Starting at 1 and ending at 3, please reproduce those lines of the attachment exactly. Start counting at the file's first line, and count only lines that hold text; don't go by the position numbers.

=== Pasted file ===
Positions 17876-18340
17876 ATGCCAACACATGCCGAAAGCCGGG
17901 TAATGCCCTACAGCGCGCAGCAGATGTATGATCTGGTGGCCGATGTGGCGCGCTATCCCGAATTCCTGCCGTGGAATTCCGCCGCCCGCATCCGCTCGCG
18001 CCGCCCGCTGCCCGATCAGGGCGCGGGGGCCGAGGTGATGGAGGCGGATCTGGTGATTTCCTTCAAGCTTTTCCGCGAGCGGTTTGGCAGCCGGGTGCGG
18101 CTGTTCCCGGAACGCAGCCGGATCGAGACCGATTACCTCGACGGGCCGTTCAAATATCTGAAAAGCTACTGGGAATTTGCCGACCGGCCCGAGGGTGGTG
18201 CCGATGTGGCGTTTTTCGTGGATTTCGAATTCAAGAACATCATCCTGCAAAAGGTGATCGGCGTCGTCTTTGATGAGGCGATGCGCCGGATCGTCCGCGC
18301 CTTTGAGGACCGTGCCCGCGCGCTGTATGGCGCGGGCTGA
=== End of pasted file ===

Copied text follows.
Positions 17876-18340
17876 ATGCCAACACATGCCGAAAGCCGGG
17901 TAATGCCCTACAGCGCGCAGCAGATGTATGATCTGGTGGCCGATGTGGCGCGCTATCCCGAATTCCTGCCGTGGAATTCCGCCGCCCGCATCCGCTCGCG